It’s a very carefully crafted movie. From script, casting, locations, music score and colour pallet, everything was designed to complement the theme of mental illness. Cinematographer Jaan Shenberger is mostly responsible for setting the mood. ‘Every frame has a mood ‘
Premaya Nam was forced to do the festival rounds before it was released locally. The film was locally released on February 17. “Only a certain kind of mainstream commercial movies get released locally as soon as they are made. Movies like ours have to wait three years,” says Kalpana.
“We can’t change the system. Distributers in their prejudice believe that mainstream commercial movies are the ones that are distributable. Our movie wasn’t their primary choice,” says Vindana. “There is no proven formula for success. For every successful movie Disney has 20 flops.”
But while they waited for the green light back at home the movie was selected to 13 foreign festivals. “This is what kept the movie alive,” claims Kalpana. But according to Vindana the Sri Lankan audience is their priority. “After all it’s a Sri Lankan movie,” says Vindana.
It’s a romance drama with a subtext on mental health, based on a true story. The real life experience of the director and co-writer Vindana Ariyawansa, Premaya Nam: Dirty, Yellow, Darkness is their maiden cinematic venture. Starring Shyam Fernando, Samanalee Fonseka, Suranga Ranawaka, Buddhadasa Vithanarachchi and Dr. Sathis Wijemanne, Premaya Nam was directed and written by Kalpana and Vindana Ariyawansa. Cinematography is by Jaan Shenberger who is also editor along with Kalpana Ariyawansa.
The movie was produced by Kalpana Ariyawansa, Prem Dissanayake, Athula Mahawalage and Sujeewa Wijesinghe. Rohana Weerasinghe composed the film’s score and soundtrack.
The story revolves around a married couple of the upper middle class. Vishwa, played by Shyam Fernando, works for an advertising company and has Obsessive Compulsive Disorder (OCD). He fears that when he urinates, it splashes all over him and his surroundings. He insists on taking a bath every time he uses the washroom. He only realizes the depth of the problem after his wife leaves him when he refuses to take his medication. In order to get her back he admits himself to a mental hospital for treatment.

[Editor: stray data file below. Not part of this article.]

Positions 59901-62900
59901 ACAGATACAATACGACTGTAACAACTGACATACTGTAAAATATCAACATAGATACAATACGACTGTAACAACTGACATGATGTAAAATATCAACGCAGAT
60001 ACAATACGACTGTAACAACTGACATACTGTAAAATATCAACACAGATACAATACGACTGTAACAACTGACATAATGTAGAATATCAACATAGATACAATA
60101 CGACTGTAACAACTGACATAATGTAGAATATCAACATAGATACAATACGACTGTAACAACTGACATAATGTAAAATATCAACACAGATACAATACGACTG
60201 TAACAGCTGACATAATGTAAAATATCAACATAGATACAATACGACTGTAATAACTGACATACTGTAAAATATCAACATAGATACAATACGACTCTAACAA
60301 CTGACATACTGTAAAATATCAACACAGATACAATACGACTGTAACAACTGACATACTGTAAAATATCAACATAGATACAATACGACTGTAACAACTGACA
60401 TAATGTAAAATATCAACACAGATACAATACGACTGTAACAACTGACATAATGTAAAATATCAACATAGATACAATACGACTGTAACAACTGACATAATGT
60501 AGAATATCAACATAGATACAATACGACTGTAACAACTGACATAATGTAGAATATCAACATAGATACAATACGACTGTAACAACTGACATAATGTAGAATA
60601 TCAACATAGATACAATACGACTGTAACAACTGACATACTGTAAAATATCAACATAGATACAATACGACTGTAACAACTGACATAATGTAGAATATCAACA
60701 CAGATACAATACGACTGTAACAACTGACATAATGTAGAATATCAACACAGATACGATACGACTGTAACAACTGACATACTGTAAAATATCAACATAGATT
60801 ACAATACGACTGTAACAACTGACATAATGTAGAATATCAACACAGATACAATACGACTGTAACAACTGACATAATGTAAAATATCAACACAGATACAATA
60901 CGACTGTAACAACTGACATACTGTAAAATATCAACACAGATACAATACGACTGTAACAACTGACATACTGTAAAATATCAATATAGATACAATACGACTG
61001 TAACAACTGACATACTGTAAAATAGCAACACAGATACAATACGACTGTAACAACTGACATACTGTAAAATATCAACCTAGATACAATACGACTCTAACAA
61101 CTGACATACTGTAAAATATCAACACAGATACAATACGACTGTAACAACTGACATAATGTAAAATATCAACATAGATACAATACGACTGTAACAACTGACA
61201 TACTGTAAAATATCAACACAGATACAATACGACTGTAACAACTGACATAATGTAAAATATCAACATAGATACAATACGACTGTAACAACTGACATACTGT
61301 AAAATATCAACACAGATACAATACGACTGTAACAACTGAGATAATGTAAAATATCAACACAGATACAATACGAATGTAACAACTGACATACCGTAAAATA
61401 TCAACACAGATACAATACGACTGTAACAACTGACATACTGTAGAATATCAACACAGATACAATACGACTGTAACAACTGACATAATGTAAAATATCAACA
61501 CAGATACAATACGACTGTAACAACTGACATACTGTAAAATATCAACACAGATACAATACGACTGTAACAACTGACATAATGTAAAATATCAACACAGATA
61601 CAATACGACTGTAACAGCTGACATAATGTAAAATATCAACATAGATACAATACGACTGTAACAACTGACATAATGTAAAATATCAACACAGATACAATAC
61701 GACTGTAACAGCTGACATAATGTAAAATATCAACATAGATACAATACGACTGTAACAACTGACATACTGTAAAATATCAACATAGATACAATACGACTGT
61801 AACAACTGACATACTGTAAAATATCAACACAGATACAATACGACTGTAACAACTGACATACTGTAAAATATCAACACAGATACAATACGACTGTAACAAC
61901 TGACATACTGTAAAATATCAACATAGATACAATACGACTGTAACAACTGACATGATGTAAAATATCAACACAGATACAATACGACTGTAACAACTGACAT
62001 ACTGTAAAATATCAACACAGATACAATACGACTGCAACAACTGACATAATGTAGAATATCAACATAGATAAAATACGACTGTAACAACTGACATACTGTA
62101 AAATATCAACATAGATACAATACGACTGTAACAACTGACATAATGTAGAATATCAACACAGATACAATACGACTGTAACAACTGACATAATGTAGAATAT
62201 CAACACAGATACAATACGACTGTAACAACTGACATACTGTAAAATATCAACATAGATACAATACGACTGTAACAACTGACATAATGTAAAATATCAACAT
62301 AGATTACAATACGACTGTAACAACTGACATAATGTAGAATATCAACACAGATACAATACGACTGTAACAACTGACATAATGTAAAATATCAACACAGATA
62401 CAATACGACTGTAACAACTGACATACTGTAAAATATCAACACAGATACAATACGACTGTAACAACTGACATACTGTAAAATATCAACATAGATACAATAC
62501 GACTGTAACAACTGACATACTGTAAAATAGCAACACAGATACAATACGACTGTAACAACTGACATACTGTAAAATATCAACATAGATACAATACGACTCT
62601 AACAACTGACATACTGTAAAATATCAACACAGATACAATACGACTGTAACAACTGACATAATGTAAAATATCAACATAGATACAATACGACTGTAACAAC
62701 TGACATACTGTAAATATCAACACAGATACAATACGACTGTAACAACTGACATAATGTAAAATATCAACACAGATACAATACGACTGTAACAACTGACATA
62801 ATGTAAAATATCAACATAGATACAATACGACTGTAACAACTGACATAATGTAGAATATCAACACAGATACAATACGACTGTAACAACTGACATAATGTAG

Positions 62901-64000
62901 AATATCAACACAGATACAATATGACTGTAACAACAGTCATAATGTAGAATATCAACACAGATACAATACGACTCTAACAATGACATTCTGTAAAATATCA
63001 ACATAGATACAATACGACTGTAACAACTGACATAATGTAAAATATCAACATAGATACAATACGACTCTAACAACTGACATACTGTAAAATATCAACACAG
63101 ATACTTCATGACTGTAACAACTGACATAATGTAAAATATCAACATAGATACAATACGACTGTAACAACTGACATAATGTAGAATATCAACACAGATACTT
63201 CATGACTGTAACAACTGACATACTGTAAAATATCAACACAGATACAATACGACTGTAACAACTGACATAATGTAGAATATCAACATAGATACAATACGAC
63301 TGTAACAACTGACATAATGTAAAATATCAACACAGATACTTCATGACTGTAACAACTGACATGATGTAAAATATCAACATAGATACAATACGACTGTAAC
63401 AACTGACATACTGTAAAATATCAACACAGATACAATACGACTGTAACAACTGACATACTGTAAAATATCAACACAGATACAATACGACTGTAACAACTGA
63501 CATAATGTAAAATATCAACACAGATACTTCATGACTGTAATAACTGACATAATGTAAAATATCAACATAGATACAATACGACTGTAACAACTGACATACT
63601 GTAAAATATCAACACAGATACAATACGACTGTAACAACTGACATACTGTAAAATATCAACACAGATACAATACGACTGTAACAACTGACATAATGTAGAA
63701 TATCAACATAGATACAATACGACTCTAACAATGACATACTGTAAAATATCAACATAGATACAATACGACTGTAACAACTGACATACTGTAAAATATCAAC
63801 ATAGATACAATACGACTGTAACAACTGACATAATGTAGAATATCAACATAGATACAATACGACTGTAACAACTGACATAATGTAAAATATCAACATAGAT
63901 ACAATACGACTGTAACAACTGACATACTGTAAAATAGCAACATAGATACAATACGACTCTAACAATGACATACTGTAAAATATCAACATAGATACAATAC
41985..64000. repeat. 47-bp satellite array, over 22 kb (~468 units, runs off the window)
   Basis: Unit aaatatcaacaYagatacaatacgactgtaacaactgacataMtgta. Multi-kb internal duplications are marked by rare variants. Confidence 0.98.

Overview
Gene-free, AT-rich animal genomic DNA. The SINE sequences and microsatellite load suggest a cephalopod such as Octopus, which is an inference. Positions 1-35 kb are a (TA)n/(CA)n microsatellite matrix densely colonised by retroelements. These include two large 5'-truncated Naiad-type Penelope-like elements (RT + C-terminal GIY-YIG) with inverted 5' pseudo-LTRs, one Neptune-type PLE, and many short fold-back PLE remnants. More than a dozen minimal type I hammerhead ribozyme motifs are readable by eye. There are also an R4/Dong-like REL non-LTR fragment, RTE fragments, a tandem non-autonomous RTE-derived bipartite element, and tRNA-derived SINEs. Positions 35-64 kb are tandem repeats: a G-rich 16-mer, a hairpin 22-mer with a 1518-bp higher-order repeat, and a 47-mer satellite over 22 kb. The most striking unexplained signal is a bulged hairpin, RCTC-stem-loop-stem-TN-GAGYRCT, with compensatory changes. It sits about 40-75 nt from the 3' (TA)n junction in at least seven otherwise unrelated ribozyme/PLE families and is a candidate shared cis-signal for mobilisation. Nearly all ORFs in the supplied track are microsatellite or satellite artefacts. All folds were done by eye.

Jungle book is the movie that inspired Kalpana to get into movie making. From childhood drawing has been his passion. And he was awe inspired by colours and the drawings. “I remember thinking I am going to make a movie like this one day,” says Kalpana. Of course he was in grade two at school and didn’t know the first things about making a movie. Twenty years later he was studying under these same art directors.
Kalpana worked for Warner Brothers on a project basis. He did storyboard for blockbusters such as Harry Potter. He also worked for Disney at one time doing storyboard and concept design. He studied Visual Communications at Columbus College of Arts and Design, Columbus, Ohio. “This was when the animation industry was booming in 1994 when animated Classics such as Lion King became a huge hit,” says Kalpana. “All my friends wanted to work for Disney.” He also dabbled in graphics design and advertising.
But then the whole industry shifted to CGI. “But I had always wanted to get into live action director after graduation,” he says. It was in 2002 that the seed of an idea for making Premaya Nam germinated. But it became a reality after 13 years. “We were both living in the US and we knew that making a movie in Sri Lanka is not something we can survive on,” says Kalpana. Vindana was studying Information Technology Engineering at Kentucky University. “It also took us some time to realise that everything in Sri Lanka happened based on the right kind of connections, unlike Bollywood and Hollywood,” says Kalpana.
Commenting on how his father Kularatne Ariyawansa’s whose work influenced them, Vindana says that they were exposed to the arts at an early age. “We were art enthusiasts and film buffs,” says Vindana. Being the sons of renowned lyricist Kularatne Ariyawansa, both VIndana and Kalpana got the opportunity to meet a lot of industry professionals. The association and exposure bolstered their appreciation of art. While their father picked lyrics as his favourite form of artistic expression, Vindana and Kalpana picked film. But before filmmakers they are film fans. Vindana says that they want to be a part of the tradition of storyteller movie makers.
“Our intention, first and foremost, was to make a movie,” says Vindana. “After all we are filmmakers.” They picked this particular subject matter because it was closer to home. “It was my personal experience, but the whole family went through it,” added Vindana. And then there is that ‘novel’ factor. It’s a fresh subject not many Sinhala films have yet shed light on. “Awareness level about mental health problems is very low,” says Vindana. “We thought that if we’re true to the original story when we transfer it to the movie medium and if we use all our cinematic expertise, we’d be able to make a good movie experience.”